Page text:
Is TMG suitable for children? Children can take TMG safely with a dosage recommended by a medical professional based on their height and weight. TMG is not suitable for infants. When treating Homocystinuria in children under three, the dosage should be increased gradually.
Starting with 100mg per kg of body weight per day for a week, then 200 mg per kg for a week, and then 300 mg per kg per day until their prescribed maintenance dose is reached. Until the blood levels of homocysteine are low or hard to detect, your physician may increase the dose by 20 grams per day to achieve this.
What happens if I am allergic to TMG? You may experience typical allergic reactions if you happen to be allergic to TMG, which is rare. If you feel unwell, have developed a rash, have itchiness, dizziness, or swelling in your face, throat, or nose, you could be having an allergic reaction. Please go to your nearest emergency room to receive immediate medical attention.
What is TMG mainly used for? Trimethylglycine, or TMG for short, is an essential part of your body’s DNA protection and repair mechanism. It’s helpful for organ health; it improves everything from heart function to kidney function. Emerging research also suggests that the same mechanism could make TMG helpful for improving exercise performance and for treating depression.
How do I know if TMG is right for me? If you have high homocysteine levels in your urine, TMG is effective for reducing and treating this issue. TMG can also be used in kinds of toothpaste to help treat and prevent dry mouth symptoms.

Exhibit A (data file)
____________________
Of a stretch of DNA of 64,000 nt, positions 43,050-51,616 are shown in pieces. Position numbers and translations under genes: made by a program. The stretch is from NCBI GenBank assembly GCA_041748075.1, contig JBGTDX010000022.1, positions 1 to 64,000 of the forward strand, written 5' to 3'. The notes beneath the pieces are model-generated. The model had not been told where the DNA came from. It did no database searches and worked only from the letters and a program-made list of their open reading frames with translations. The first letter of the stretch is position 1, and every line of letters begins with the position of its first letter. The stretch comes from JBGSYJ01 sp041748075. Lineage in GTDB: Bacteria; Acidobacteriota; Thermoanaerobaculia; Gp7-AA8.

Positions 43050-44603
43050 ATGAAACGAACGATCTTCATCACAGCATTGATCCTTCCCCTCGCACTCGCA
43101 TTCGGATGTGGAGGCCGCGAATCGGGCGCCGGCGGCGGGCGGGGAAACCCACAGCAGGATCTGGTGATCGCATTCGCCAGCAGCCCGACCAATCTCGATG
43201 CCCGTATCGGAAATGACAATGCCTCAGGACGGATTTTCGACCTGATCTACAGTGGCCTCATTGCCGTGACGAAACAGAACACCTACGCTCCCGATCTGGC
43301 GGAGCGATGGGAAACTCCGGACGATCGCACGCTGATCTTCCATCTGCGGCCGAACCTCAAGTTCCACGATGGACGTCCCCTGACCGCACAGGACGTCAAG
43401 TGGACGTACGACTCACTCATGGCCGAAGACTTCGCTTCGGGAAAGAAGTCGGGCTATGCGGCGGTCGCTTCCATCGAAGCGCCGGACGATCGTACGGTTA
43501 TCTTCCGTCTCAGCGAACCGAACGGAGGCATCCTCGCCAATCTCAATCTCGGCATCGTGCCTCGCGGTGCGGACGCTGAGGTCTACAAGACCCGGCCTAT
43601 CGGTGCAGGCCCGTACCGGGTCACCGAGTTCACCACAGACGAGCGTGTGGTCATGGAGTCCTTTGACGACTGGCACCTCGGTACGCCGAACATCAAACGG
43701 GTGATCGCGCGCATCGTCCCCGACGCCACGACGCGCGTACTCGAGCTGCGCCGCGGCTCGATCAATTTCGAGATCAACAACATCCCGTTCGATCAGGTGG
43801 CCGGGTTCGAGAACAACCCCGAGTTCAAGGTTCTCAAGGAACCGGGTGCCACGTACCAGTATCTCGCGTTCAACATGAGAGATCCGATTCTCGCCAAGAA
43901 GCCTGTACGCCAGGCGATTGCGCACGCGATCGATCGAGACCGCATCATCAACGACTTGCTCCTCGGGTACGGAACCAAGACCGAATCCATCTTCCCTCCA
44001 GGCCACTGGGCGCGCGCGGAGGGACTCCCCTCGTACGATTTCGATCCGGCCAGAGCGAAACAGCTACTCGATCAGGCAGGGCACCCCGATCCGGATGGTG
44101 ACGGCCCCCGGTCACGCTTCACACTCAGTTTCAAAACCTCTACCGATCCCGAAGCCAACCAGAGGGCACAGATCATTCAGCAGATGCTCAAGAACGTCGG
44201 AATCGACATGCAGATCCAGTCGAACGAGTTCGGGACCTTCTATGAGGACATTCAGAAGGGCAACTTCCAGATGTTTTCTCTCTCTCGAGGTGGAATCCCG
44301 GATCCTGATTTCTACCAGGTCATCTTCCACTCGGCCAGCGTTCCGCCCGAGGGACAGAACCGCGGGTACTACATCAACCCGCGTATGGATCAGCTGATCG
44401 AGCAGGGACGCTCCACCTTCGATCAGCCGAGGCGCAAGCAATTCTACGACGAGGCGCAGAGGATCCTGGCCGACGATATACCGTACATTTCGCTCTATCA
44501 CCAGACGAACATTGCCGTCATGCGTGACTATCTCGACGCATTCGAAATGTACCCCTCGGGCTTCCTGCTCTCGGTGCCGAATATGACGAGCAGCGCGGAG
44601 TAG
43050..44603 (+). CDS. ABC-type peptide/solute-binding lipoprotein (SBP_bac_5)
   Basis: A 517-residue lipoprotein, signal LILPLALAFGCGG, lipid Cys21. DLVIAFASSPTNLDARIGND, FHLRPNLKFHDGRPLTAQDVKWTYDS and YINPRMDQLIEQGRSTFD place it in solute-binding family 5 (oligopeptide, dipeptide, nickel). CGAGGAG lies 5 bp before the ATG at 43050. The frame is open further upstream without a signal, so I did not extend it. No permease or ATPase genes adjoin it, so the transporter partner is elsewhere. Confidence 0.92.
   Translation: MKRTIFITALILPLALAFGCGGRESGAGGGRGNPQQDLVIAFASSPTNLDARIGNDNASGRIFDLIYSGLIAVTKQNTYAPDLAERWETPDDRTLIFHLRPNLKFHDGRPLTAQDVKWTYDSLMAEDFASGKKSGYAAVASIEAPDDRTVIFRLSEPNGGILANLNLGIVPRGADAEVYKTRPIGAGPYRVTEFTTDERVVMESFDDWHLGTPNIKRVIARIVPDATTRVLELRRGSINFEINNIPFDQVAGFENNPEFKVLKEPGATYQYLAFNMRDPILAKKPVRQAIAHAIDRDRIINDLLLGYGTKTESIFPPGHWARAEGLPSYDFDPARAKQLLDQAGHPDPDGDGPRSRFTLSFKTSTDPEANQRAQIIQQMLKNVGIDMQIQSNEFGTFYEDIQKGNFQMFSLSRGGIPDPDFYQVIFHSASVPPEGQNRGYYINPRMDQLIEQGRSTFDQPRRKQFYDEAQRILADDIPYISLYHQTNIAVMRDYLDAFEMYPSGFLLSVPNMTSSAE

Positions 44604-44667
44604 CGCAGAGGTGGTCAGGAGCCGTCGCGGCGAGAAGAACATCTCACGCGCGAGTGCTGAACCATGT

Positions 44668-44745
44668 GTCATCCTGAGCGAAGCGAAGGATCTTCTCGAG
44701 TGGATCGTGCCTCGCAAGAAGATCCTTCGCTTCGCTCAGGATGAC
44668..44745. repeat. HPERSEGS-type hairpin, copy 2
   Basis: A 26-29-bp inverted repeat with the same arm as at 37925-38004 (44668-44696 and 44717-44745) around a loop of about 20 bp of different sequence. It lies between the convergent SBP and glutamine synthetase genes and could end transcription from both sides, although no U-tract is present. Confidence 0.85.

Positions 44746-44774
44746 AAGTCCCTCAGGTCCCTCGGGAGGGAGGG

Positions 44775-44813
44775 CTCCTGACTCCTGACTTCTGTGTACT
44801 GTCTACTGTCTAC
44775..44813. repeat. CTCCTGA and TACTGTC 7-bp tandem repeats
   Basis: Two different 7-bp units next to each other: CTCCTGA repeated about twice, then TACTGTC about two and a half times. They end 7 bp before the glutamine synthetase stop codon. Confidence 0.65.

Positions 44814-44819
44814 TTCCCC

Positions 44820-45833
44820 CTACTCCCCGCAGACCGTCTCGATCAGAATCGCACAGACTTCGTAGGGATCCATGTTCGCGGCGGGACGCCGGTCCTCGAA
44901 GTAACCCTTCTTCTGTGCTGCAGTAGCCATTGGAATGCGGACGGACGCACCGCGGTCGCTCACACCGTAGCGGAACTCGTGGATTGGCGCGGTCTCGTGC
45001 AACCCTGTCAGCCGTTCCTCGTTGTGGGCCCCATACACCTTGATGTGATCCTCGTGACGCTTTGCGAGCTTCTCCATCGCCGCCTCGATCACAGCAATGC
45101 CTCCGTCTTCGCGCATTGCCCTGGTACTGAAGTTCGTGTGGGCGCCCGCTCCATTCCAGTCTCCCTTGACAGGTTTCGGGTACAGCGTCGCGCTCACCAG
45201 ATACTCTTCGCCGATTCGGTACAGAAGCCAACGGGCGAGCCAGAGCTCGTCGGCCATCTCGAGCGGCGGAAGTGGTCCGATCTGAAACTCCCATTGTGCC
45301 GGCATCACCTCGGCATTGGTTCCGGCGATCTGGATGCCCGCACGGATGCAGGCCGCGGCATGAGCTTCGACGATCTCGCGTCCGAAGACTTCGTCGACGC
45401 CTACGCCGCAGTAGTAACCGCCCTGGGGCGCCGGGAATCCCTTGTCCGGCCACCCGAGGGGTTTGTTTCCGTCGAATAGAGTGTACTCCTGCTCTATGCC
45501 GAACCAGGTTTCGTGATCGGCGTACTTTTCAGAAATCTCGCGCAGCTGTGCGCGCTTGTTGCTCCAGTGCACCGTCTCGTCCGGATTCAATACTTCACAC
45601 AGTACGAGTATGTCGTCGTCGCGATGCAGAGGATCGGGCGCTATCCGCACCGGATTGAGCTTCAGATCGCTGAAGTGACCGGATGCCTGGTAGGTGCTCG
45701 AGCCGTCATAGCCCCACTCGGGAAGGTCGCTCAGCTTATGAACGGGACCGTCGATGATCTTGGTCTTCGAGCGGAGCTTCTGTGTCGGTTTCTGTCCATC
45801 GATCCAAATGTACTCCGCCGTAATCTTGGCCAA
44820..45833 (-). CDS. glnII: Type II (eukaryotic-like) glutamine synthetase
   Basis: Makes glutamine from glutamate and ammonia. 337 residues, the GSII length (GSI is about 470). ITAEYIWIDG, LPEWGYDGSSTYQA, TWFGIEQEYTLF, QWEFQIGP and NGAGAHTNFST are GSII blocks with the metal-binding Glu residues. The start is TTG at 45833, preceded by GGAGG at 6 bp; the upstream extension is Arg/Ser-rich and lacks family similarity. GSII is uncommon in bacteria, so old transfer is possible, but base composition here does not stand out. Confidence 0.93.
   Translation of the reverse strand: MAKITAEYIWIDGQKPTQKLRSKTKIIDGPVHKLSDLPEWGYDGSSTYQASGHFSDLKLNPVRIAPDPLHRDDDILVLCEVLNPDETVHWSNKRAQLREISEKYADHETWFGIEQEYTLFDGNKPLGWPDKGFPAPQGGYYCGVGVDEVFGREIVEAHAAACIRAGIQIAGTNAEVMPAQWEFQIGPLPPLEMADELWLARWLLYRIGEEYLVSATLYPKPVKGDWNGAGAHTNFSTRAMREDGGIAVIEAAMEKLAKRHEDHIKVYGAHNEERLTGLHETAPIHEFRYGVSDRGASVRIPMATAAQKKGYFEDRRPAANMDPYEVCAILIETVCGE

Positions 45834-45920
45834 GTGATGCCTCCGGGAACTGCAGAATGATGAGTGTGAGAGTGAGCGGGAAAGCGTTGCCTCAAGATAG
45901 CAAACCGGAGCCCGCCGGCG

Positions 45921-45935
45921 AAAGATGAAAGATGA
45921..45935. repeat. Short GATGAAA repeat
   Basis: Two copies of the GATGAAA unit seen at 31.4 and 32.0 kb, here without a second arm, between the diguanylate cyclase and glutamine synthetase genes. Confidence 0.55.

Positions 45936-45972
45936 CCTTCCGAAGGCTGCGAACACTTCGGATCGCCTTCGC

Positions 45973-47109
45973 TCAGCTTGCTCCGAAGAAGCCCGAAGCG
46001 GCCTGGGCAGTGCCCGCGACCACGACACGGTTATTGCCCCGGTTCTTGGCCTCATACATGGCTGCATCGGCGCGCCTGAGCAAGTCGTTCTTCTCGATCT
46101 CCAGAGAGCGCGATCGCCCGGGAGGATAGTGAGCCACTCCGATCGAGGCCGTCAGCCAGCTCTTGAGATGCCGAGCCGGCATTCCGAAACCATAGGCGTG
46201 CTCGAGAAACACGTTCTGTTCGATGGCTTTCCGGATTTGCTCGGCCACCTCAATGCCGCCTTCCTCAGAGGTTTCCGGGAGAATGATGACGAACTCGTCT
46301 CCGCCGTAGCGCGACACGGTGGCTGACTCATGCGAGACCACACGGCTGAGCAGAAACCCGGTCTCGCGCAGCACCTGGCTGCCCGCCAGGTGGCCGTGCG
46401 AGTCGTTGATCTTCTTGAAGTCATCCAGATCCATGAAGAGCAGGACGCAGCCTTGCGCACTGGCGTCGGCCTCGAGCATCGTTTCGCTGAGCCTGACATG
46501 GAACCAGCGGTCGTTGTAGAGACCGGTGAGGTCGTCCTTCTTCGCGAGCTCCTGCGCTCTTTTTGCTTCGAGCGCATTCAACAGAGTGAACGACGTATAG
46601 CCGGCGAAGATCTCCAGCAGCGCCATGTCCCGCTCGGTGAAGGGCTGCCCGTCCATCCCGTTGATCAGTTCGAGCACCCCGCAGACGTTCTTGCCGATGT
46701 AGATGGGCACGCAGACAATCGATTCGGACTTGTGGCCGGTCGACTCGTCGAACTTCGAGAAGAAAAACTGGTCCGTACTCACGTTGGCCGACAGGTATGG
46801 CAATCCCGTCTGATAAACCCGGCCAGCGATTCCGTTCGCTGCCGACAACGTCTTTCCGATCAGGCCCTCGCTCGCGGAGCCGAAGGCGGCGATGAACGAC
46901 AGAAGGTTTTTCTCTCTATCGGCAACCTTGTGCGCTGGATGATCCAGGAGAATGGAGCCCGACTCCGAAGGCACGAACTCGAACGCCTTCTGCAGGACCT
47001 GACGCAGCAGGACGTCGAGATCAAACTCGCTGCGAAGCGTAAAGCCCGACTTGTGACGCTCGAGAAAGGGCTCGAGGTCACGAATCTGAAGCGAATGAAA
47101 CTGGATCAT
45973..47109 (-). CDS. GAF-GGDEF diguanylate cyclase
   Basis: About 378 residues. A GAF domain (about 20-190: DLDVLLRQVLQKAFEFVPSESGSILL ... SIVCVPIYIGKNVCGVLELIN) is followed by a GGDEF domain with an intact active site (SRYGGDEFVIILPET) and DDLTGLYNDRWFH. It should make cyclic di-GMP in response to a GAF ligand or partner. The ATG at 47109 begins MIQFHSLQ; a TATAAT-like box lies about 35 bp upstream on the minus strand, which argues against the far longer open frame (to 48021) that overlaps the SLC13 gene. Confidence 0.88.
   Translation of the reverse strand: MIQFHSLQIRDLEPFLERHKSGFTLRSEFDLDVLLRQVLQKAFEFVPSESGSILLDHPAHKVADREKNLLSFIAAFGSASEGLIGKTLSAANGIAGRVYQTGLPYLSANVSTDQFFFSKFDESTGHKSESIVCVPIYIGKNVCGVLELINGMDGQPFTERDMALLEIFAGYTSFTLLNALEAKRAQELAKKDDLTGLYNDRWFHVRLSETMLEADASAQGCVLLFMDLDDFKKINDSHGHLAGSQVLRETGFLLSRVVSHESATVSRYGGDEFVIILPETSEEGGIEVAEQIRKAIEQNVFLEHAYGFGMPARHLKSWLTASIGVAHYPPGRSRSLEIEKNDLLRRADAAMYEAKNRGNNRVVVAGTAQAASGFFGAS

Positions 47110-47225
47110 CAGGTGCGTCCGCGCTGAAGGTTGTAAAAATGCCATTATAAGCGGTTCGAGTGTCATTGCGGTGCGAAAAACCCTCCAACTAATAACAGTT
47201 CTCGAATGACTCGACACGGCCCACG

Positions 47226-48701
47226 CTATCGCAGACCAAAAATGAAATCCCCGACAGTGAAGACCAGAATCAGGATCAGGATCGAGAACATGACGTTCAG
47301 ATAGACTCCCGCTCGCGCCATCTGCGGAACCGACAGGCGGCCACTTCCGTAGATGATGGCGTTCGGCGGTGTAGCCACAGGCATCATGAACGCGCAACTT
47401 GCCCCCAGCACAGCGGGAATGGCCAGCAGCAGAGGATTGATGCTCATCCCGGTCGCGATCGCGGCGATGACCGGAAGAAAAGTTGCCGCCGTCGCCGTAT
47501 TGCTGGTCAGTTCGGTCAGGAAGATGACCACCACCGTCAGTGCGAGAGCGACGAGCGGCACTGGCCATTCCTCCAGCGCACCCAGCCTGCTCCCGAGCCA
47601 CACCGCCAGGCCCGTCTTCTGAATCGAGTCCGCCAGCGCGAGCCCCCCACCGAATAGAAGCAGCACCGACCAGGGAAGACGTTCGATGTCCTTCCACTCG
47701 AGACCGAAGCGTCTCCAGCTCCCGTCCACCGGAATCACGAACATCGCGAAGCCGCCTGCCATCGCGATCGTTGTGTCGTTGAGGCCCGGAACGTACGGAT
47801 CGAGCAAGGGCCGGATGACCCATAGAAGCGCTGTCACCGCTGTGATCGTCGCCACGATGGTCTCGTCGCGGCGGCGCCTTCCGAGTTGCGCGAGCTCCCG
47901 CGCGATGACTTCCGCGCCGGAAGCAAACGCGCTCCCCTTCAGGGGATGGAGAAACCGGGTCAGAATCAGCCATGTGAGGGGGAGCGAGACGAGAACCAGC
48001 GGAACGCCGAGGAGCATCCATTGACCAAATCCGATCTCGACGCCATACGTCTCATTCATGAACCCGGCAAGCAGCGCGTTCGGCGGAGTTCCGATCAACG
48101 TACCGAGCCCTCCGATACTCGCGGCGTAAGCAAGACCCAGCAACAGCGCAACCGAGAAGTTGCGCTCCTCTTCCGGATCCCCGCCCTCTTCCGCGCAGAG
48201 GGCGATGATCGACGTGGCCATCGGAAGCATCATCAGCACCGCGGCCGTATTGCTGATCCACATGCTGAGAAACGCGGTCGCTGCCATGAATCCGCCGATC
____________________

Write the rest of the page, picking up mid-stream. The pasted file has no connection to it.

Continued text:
The other commonly believed treatments linked to TMG, including reducing the risk of cancers, reducing the active virus of Hepatitis C, treating liver disease, or treating sunburns do not have enough evidence to suggest proof that TMG can help. If you have any of these issues and want to start taking a TMG supplement, please consult your doctor.
What is the best brand of TMG? Choosing a supplement from a brand that is reputable and highly-reviewed is a personal choice. Doing research on popular brands, or asking your doctor or pharmacist for a recommendation can be a great way to choose a supplement.
Some of the most popular supplements include NOW Foods TMG 1000 mg 100 Tablets, NOW Foods TMG (Trimethylglycine), Genestra TMG 120 Veggie Caps from Healthy Planet, Piping Rock Health Supplements TMG (Trimethylglycine), and Genestra Brands Naturally Northern TMG.
Can I use TMG if I am pregnant or breastfeeding? There is not enough evidence to prove either way whether TMG is suitable for pregnant or breastfeeding women, so it’s advised to err on the side of caution and avoid taking any common supplements when expecting.
Can TMG cause headaches? Some individuals are very sensitive to TMG, and taking a normal dosage could lead to feeling unwell or causing headaches. Each individual may tolerate the supplement differently, so if you find you are having persistent headaches, please discuss this with your doctor.